HAVE you ever heard of Shipley Spuds, Leeds Soup, Birstall Pie Filling, Macclesfield Posh Pobs or Otley Salami?

The North of England’s culinary history is laid bare in a new book by a former Great British Bake-Off contestant in her first published book.

‘Sandy’s Great Northern Cookbook’ sees Sandy Docherty explore 70 recipes of dishes from Yorkshire and Lancashire, in particular, and looks at the stories behind each one.

Bradford Telegraph and Argus: Sandy Docherty has fun with some of her baked creationsSandy Docherty has fun with some of her baked creations

Every recipe features a history of the inspiration behind it and a method of how to make it at home.

Sandy took part in the 2015 series of the Bake-Off and works as the child protection and welfare officer at Titus Salt School in Baildon.

She has provided her views of each Bake-Off series over the past couple of years in a column for the Telegraph & Argus.

The stories behind each recipe featured in the book are fascinating.

Bradford Telegraph and Argus: Sandy looks through a copy of her first published cookbookSandy looks through a copy of her first published cookbook

For instance, Otley Salami celebrates a prisoner of war camp which was set up in the town around 1944. The security was lax, and the prisoners could be signed out and then worked at Bingley and Keighley train stations unloading goods. After the war they settled in the district with salami a key dish for them.

But Sandy has used this as a sweet rather than a meat recipe as it features dark chocolate and Amaretti biscuits in her interpretation.

The Shipley Spuds recipe has a heart-warming back story.


Following the Second World War, young people, particularly women, came from Italy to work in Bradford’s textiles industry.

A hostel was built for them on Otley Road, Shipley, with many taking English lessons at Belle Vue Upper School. This provides inspiration for Sandy to make ‘Shipley Spuds’ which features potatoes, smoked bacon and mascarpone cheese.

She said: “I have always had that passion for food. This is my first published book.

“This is so exciting. I always think of that phrase ‘everyone has a book in them’, but I never thought I had.

Bradford Telegraph and Argus: One of the 70 recipes in Sandy's new bookOne of the 70 recipes in Sandy's new book

“I had these homespun recipes written down and I wanted to share them.

“Nothing beats North of England recipes as far as I’m concerned.

“There was this bank of recipes that I already had. It was a lockdown book.

“I looked for buzz words to attach to each recipe in the book. It was a case of writing the recipes and the story and intertwining the two in the book for something of interest.

“It has interesting and fabulous recipes for people to try. Hopefully I have created an interesting read for those who don’t cook and some very accessible recipes for families to try.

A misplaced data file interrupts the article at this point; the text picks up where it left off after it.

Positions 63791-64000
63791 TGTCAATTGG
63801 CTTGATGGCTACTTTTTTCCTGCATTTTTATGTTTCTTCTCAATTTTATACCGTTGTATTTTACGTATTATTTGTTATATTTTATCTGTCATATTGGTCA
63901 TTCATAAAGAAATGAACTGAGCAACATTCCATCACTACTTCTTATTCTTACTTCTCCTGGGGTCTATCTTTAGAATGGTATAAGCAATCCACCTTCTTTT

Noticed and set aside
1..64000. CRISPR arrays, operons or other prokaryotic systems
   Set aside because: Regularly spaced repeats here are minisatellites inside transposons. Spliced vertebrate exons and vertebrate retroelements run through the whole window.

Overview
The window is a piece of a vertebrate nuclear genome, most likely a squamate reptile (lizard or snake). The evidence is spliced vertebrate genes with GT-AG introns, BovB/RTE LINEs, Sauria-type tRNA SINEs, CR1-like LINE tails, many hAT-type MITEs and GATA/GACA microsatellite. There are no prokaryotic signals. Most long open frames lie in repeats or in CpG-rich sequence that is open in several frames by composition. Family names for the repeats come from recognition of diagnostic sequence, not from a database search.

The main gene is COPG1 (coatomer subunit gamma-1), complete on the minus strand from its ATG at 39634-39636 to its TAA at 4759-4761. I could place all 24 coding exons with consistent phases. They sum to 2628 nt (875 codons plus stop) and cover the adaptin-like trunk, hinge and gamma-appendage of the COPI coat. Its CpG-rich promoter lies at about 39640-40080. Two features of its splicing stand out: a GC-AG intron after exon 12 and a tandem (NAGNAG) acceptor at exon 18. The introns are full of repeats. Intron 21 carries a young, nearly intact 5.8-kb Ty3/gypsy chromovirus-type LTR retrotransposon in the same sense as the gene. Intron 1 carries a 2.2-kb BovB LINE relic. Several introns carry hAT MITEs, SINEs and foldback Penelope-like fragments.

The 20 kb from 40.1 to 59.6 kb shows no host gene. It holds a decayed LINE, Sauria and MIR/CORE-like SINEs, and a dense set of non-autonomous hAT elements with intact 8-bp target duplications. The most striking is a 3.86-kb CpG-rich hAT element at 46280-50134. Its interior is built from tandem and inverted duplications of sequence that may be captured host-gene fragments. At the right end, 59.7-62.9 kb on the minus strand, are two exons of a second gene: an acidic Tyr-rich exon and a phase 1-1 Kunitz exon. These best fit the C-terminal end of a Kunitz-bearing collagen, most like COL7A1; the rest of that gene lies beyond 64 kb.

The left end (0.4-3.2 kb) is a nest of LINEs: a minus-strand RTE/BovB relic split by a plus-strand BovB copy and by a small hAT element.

“I started to go over the border to Lancashire for things to try and include in the book.”

Elsewhere in the book, there is also a nod to her appearances on the Great British Bake-Off with the Hollywood Chocolate Pastry.

The dish commemorates when Sandy received the highly sought-after handshake from co-judge Paul Hollywood.

In the book, Sandy writes: “Paul loved this pastry so much that he gave me the famous gesture.”

The dedicated work of the NHS, particularly during the pandemic, is celebrated with Sandy’s NHS shortbread.

The book also features a foreword from Nicky Chance-Thompson, chief executive of Halifax’s Piece Hall Trust, who writes: “Yorkshire is bursting with many cherished recipes influenced both by its own history and the many diverse communities that live in the county and have made it their home.”

There is even a review of Sandy’s book from fellow Yorkshire TV star Julian Norton, who appears on Channel 5’s Yorkshire Vet and writes: “Full of classy Yorkshire fodder. I look forward to trying them all.”

Bradford Telegraph and Argus:

The book is split into five parts with each featuring a phrase made up of Northern dialect. An example is ‘To finish Wi’ which is translated as a term used to describe desserts.

This section of the book includes the Bronte Souffle. This recipe takes inspiration from the famous Bronte sisters, Charlotte and Emily, and their trip to work as teachers in Brussels in 1842 and how they might have enjoyed the dark chocolate delicacies.

Sandy clearly has the bug for books as she is already thinking of a follow-up with recipes from people’s experiences with food from northern England.

She added: “If I did a second book I would do featuring people’s memories and stories of food. They cross generations. It’s multi-diverse.

“The diversity and language of food, it speaks volumes and doesn’t need an interpreter.

“I’m interested in hearing people’s food stories.”

Now Covid restrictions have been fully lifted, Sandy has a summer packed full of appearances at a host of food shows and festivals. These include taking to the stage at the Great British Food Festival, held at Harewood House between June 2 and 5.

Sandy will officially launch her book at Philip Howard Books, Street Lane, Roundhay, Leeds, on Wednesday, June 1 from 6pm.

‘Sandy’s Great Northern Cookbook’, priced £14.99, is available now from local book shops and other outlets including WH Smiths and amazon.co.uk.